Africa and China

Victoria
By Victoria January 25, 2012 18:18

Africa and China

With a population of 1.3billion people, which is predicted to continue to grow until 2030, the Chinese government is concerned with how it is going to continue to feed its people. China has only 7% arable land and is losing millions of hectares per year to pollutions and desertification. Food shortages are a real possibility in the near future that very often lead to civil unrest and in a command society that poses a significant threat to government power. Like the Romans and Victorians before them, Africa is being viewed as the future “bread basket” of Asia. For more than a decade, China has provided billions of dollars of aid to African countries, cancelled debts and poured investment into infrastructure projects from schools and hospital to roads and airports. Almost every major city in Africa has a Chinatown or significant Chinese population. Infrastructure contracts with African governments often come with clauses to ensure Chinese people are employed first, which has swelled their presence in Africa. With a burgeoning Chinese population in Africa and a growing need to transport goods to and from China, there is a need for more domestic air travel to ferry passengers and cargo to hubs to fly long-haul to China. Several news airlines are being set up in Africa at the moment, with many being supported by local and Chinese investors.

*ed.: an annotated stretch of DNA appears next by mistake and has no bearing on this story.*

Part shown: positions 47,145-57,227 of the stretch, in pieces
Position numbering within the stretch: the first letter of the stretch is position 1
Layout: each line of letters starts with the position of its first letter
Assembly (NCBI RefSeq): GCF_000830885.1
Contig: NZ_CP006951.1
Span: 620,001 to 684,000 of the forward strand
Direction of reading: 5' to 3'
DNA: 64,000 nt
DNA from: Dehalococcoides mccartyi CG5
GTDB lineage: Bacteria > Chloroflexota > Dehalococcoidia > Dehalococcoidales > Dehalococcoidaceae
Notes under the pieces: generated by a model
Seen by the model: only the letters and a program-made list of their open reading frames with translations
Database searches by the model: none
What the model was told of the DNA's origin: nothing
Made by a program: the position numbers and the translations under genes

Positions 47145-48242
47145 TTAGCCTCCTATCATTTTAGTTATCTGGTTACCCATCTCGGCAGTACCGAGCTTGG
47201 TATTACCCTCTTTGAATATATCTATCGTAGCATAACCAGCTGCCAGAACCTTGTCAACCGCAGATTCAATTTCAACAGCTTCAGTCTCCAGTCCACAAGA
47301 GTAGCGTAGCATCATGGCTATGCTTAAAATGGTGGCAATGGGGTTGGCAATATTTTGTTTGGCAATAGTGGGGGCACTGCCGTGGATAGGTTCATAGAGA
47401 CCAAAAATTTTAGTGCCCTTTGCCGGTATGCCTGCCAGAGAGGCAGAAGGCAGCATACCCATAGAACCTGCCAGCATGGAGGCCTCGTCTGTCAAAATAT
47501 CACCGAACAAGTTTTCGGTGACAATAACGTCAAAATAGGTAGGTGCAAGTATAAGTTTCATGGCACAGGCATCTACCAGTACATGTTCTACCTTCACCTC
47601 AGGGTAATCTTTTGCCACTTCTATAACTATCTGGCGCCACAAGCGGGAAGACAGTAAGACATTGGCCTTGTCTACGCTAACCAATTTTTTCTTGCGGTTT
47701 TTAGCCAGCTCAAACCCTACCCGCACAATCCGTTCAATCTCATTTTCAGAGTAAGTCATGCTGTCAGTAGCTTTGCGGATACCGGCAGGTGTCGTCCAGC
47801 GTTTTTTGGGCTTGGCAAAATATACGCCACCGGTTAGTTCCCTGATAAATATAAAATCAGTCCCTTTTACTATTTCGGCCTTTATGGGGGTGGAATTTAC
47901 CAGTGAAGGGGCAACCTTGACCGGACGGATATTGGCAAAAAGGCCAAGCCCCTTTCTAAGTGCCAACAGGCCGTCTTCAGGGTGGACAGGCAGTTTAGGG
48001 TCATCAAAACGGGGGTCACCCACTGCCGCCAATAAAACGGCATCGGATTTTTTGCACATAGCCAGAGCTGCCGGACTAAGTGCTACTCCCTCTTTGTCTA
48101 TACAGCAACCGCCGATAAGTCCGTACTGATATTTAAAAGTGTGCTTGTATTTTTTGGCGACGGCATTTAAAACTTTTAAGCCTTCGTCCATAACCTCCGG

Airline Economics Jan/Feb issue, due out in early February, includes an extensive article on the burgeoning African airline industry including interviews with investors in the region as well as the new airline owners. This issue also contains the full Aviation 100 survey results and interview with the winners from each category. Anyone who wishes to receive a full print and online issues of the magazine, including the Finance and Leasing Guide, the MRO Global guide and several aircraft guides, will need to subscribe as all free access will now be blocked to anyone but subscribers.

Victoria
By Victoria January 25, 2012 18:18
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